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News | Financial Leadership

Healthcare News of Note: The negative impact of work on health and well-being is the No. 1 reason nurses gave for why they are planning to leave their job

News | Financial Leadership

Healthcare News of Note: The negative impact of work on health and well-being is the No. 1 reason nurses gave for why they are planning to leave their job

  • Nurses say the negative impact of work on their health and well-being is the main reason they plan to leave their current job, according to a new survey.
  • Average annual healthcare spending for people with employer-sponsored insurance increased to an all-time high of $6,001 in 2019, says a new report.
  • Climate change is taking its toll on people’s health, and the effects are likely to get worse, according to two reports released in October.

Over the last few weeks, I have found these industry news stories that should be of interest to healthcare finance professionals.

1. The No. 1 reason nurses give for intending to leave their jobs is the negative impact of work on their health and well-being, according to a survey

A plurality of nurses (46%) cite “Work is negatively affecting my health/well-being” as the reason they would leave their current job, according to a recent American Nurses Foundation survey. The other top reasons were:

  • 41% – Insufficient staffing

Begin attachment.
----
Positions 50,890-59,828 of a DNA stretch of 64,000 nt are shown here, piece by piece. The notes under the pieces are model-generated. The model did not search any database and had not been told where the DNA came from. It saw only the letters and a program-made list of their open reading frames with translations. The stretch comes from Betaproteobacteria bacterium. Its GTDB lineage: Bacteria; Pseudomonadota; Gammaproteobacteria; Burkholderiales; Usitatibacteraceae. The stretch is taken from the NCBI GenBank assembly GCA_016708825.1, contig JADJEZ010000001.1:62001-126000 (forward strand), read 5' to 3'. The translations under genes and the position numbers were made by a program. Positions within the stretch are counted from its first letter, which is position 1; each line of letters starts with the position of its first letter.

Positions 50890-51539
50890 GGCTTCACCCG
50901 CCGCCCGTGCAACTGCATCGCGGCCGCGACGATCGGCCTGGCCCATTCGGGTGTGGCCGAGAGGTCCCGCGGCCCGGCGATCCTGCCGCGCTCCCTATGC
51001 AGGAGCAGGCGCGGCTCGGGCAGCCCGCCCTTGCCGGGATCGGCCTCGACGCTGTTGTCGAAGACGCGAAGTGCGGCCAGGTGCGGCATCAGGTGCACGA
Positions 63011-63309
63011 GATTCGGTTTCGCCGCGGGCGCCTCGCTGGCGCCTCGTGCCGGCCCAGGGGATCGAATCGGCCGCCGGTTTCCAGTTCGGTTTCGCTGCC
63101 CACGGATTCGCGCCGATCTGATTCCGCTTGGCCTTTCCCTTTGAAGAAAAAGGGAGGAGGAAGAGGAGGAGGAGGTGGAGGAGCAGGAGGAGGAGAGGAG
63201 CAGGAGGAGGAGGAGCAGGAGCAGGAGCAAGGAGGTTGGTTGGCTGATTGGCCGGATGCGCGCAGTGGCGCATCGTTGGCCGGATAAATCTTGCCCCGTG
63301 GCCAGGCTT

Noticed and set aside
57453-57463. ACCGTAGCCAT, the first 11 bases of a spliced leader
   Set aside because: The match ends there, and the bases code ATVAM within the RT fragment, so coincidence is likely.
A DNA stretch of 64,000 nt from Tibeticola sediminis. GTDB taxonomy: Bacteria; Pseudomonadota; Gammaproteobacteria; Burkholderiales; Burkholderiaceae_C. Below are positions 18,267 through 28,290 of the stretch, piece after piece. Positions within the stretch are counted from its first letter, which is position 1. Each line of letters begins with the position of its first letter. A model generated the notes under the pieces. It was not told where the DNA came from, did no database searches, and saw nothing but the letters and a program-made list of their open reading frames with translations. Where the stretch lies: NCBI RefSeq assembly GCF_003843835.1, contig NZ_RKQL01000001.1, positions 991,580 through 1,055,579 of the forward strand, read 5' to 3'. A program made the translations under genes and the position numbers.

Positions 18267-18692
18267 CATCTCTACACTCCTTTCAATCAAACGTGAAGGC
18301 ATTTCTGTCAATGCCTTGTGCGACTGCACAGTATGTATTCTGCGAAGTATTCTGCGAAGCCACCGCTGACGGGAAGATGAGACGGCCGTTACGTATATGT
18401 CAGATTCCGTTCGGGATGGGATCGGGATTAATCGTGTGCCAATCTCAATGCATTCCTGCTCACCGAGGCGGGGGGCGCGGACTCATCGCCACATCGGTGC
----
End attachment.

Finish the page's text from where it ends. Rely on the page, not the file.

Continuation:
• 31% – Lack of support from employer during the pandemic
  • 25% – Inability to deliver quality care consistently
  • 24% – Distrust of employer

Half of nurses surveyed could leave their current jobs within six months

Some 21% of nurses indicated they intend to leave their jobs within six months, with another 29% saying “maybe,” according to a survey of 9,572 nurses conducted Aug. 20-Sept. 2. Half of the nurse respondents said they do not intend to leave their current job.  

Top feelings nurses had within past 14 days

Regarding what feelings survey respondents had experienced in the past 14 days, the top responses were stressed (75%), frustrated (68%), exhausted (67%) and overwhelmed (62%).

The survey, which included additional questions about emotional health and trauma, is the third in a series conducted by the American Nurses Foundation since spring 2020.

2. HCCI report: Spending for people with employer-sponsored insurance increased to an all-time high of $6,001 in 2019

Average annual healthcare spending for people with employer-sponsored insurance “increased to an all-time high of $6,001 in 2019,” according to the Health Care Cost Institute’s (HCCI’s) “2019 Health Care Cost and Utilization Report.” The figure represented a 2.9% increase from 2018.

“We are publishing this report in somber times,” wrote Niall Brennan, president and CEO, HCCI.

“With the world still reeling from a once-in-a-generation pandemic, releasing data about health care utilization and spending in 2019 feels strange, and possibly even irrelevant. … In other respects, however, the detailed study of US health care spending and utilization has been rendered more important than ever as a result of the COVID-19 pandemic. Commercial health care spending, driven predominantly by health care prices, continues to climb at unsustainable rates.”

Other key findings

The report, which draws on data from more than 2.5 billion medical and prescription drug claims for approximately 55 million individuals, also finds:

  • Spending grew 21.8% from 2015 to 2019.
  • About two-thirds of the spending growth increase was due to hikes in service prices.
  • Average per person out-of-pocket spending totaled $829 in 2019.